Junior Yonik Joseph has lived on campus for nearly three years, and said bottled water is an indispensable supply when living on a college campus.
“This water looks gray,” said. the 21-year-old business administration student. “I don’t trust it, so I buy my own.”
Many students at Florida A&M University share the same views as Joseph. Some were warned about drinking from public water fountains by a relative. Others were nauseated at seeing their classmates discarding food or washing cups at the fountains.
“It is sad to see how students misuse things on campus. We don’t take care of the little we have,” said O.S. Mbuya, assistant professor of agricultural science, who works at FAMU’s water quality office.
Water quality officials said the water at FAMU is not bad at all. Tallahassee’s Water Quality Manager, Jamie Shakar, said the water at FAMU is tested on a daily basis using pH and bacterial analysis.
There are also monthly in-depth inspections that test, among other things, alkalinity, the presence of metals and organic contaminants.
The City of Tallahassee’s 2004 Water Quality Report, available at www.talgov.com, reported that, “City drinking water remains clean and safe.”
Some students may think that whatever they dump in the fountains will go straight through the drain. However, residual materials might cause mold, fungi and bacterial proliferation that can be easily carried through the air. Big particles will congest the drains and cause the fountains to clog.
“Our fountains are not provided with a system that will flush food remains, so when large substances get caught in the drain, it will eventually clutter up,” Mbuya said.
Ronald Barron, the assistant director of building services at FAMU, said custodians make sure the fountains are wiped daily.
Earnest Brewer, who is also an assistant director of building services at the University’s Plant Operations and Maintenance Department, said, “impure substances will not affect the drinking water unless [contaminates enter it].” He said the school is not required to further filtrate the city’s water, which already is of good quality.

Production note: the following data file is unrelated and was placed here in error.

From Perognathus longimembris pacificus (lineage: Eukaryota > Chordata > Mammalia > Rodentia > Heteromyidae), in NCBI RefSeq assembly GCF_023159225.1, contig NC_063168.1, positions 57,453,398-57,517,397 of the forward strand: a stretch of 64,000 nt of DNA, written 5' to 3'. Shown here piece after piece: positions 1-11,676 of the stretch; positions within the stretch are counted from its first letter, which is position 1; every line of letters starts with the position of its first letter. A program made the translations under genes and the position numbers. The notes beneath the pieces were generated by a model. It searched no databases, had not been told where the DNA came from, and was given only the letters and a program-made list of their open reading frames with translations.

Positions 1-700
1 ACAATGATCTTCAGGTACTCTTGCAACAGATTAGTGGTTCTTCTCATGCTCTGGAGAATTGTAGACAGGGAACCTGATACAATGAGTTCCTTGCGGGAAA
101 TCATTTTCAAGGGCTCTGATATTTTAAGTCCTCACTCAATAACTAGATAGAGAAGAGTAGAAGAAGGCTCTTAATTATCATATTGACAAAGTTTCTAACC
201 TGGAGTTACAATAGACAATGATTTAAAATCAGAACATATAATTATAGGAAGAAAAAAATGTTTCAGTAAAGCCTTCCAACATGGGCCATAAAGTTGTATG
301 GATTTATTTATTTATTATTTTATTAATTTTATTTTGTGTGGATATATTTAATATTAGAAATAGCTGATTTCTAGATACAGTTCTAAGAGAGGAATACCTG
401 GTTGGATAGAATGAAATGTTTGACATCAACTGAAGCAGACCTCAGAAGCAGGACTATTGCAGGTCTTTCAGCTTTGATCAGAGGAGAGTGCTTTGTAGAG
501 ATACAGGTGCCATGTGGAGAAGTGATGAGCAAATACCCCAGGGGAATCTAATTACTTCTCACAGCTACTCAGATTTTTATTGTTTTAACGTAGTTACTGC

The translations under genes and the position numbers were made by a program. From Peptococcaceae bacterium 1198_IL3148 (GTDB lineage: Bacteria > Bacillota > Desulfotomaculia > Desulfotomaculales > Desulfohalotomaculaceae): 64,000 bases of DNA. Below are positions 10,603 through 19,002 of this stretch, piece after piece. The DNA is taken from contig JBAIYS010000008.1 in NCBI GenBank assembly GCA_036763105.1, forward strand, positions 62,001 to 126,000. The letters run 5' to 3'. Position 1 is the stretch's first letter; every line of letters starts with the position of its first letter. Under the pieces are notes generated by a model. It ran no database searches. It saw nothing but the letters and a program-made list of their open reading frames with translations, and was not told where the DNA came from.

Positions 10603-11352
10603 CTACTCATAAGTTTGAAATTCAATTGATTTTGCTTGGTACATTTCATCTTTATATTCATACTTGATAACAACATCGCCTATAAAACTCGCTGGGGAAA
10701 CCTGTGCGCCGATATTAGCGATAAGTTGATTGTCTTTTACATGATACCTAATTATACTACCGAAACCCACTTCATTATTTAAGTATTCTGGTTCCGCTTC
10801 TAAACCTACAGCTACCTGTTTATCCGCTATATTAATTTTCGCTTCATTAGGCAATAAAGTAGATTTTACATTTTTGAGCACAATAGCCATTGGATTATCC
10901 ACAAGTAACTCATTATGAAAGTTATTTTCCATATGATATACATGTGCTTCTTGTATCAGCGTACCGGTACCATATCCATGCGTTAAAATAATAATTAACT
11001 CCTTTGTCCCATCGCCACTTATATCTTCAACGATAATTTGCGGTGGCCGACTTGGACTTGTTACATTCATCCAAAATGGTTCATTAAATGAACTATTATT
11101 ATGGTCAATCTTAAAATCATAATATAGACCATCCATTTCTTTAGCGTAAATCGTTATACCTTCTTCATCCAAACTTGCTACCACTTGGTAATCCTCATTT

Brewer said the only thing students need to pay closer attention to is the color of the water. He said because some fountains may be several years old, there is a risk that pipes have rusted, and consequently, the water may appear to be brown.
He said if there are complaints of leaking, breaking or loose pipes, which tend to cause the most problems with fountains, someone will be sent right away to fix the problem.
“Also, rusty walls do not affect the water quality. Again, the only thing that could cause the water to get contaminated is if an impure substance touches it,” Brewer said.
In the cafeteria, Sodexho Campus Services, FAMU’s food service contractor, relies completely on the water provided by the physical plant.
“The water that goes into the soda and ice maker machines is provided by the school, so if there is any problem with it, the physical plant handles that,” said Shelita Nelson, the Sodexho central manager.
Despite the campus’ water standards, a number of Rattlers, like Tyrica Larry, a criminal justice student, will continue purchasing bottled water. The price of bottled water on campus varies from 60 cents in the soda machines to $1.25 in the bookstore.
“The water is straight, but whenever I can, I buy water,” Larry said.
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